12/12/2013 11:34 GMT | Updated 11/02/2014 05:59 GMT

Something to Sing About

Whether you're Rocking Around the Christmas Tree or Harking the Herald Angels while they sing, you've got to admit that Christmas has its musical moments. Gone are the days when I would giggle with my friends in church as we joyfully sang how Herod "Slew the lit-tle Childer", yet it doesn't take much to bring the memory back. In fact I'm sniggering now.

And lo, early one frosty December Sunday some years ago, I was bringing a visitor to a church in central London. It was so early that not a creature was stirring, not even a - well, actually Starbucks was open - when behold, as if by magic a full brass band marched round the corner of H&M and my knees went weak right there. I could taste my childhood. And for the record, my childhood, at least at Christmas, tastes of Terry's Chocolate Orange.

Everyone must have their own musical hyperlink back to a childhood Christmas, good or bad. My friends from Asia describe how weird it now feels that as children it wasn't weird at all to be sitting in a sweaty church on the equator rhapsodising about 'snow on snow'. In a delicious twist of history, I have - via family Christmas Day discos at my parents' place - made sure that my young nephew's Christmas memories will now be triggered by his boyish attempts to rap Gangnam Style in phonetic Korean. Adorable.

My friend from Brazil tells me that much as he loves our traditional seasonal music, he feels it's always sad too. I think he has a point. Even in more recent Christmas songs there's a pang, isn't there? Note how it's always Cold Outside, the weather outside is frightful, and yet...if you really love me so... well then... the boys of the NYPD choir will still sing Galway Bay.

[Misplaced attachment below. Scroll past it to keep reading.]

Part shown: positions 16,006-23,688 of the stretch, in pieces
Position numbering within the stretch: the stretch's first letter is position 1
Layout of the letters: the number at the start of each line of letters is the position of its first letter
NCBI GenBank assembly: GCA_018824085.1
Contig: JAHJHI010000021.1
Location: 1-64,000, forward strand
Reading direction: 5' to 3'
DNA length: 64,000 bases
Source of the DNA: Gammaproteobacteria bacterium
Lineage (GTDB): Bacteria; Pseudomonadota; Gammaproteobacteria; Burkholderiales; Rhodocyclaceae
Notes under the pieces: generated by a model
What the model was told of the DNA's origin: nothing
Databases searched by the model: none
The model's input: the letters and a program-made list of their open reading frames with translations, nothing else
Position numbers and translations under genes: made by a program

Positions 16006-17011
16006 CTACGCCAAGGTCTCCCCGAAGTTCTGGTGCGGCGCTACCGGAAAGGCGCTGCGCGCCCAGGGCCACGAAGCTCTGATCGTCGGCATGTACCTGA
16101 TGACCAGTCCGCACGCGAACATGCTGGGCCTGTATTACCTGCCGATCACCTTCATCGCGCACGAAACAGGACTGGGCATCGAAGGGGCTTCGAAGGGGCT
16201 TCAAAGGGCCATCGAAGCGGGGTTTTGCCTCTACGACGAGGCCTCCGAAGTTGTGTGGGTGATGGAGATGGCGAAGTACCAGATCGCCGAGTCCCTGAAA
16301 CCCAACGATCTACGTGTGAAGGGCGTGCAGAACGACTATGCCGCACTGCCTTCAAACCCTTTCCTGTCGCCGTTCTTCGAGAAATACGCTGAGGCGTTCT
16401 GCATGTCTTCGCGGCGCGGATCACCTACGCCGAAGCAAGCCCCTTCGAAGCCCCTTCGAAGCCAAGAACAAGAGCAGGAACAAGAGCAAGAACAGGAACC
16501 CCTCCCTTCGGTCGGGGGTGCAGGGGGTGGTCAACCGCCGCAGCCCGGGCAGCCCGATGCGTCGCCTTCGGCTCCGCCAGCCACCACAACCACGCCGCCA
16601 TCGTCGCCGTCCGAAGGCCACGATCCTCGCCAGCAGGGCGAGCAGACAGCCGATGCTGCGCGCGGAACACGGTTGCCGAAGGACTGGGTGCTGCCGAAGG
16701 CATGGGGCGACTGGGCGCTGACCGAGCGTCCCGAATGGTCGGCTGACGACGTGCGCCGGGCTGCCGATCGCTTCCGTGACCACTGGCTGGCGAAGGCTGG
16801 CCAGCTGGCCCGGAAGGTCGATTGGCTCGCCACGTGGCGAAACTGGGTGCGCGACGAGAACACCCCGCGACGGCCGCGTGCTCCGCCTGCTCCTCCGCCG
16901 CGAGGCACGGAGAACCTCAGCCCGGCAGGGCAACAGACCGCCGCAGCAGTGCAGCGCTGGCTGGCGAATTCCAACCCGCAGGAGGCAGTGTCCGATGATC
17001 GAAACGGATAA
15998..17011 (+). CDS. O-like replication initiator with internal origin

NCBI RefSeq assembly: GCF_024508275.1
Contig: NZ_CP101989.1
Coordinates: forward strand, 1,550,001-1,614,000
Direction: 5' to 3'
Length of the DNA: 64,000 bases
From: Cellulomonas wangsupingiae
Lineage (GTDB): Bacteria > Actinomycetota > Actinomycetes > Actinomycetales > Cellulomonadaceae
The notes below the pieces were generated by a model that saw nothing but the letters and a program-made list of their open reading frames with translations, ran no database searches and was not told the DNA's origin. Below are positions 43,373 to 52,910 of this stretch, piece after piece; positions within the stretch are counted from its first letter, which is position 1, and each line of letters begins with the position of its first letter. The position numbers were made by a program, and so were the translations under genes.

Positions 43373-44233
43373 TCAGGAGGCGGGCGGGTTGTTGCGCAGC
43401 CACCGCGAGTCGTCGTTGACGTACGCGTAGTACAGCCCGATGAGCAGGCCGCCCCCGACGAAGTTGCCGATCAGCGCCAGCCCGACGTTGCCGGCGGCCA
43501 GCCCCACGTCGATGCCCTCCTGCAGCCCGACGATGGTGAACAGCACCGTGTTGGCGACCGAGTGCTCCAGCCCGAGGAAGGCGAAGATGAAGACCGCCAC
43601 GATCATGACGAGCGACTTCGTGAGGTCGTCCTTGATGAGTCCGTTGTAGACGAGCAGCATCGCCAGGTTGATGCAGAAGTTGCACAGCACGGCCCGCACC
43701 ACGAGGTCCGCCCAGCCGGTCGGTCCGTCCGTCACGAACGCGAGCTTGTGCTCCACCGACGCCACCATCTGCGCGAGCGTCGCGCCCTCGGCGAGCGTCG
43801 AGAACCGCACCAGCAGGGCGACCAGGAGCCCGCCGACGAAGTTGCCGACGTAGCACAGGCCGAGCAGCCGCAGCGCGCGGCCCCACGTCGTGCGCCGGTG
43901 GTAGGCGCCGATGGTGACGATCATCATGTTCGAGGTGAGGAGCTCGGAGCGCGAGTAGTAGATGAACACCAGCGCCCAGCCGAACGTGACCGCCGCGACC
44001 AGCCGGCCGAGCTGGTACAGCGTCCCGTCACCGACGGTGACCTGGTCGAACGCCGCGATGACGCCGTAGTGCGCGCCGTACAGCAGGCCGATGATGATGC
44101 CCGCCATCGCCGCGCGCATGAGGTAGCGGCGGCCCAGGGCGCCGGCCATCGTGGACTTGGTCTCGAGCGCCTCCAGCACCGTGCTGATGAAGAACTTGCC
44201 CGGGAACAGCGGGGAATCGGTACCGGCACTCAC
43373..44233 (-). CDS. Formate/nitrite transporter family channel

I think we love Christmas songs because they remind us there's always something to sing about. Which is no mean feat, right? The music we roll out at Christmas is full of this. Take George F Handel's Messiah: it begins with a voice crying in the wilderness and ends with the moment that the trumpet shall sound and the dead shall be raised. Another excellent George wrote more recently about how last Christmas he gave you his heart - which rather too hastily you gave away. My point is, we sing both despite and actually because of wilderness, death and fickle lovers.

We also sing out of those difficulties, which is what happens all the time in music therapy. The first example I ever heard of Nordoff Robbins music therapy was of a young boy called Edward. By bold and brilliant musical accompaniment, one of the charity's founders, Paul Nordoff, was able to meet the painful cries of Edward and discover with him the point where his cries became singing. It stunned me, and reoriented me forever. Another excellent Ed talks about his own musical journey on a film recently made by Nordoff Robbins. Ed's transformation through music makes you stop and wonder at how music can even exist in such dark moments. And yet it does. It is literally wonder-full.

So please watch this short animated film about Ed. If you've seen it before, watch it again, and share it with someone who needs something to sing about.

Happy Christmas, folks.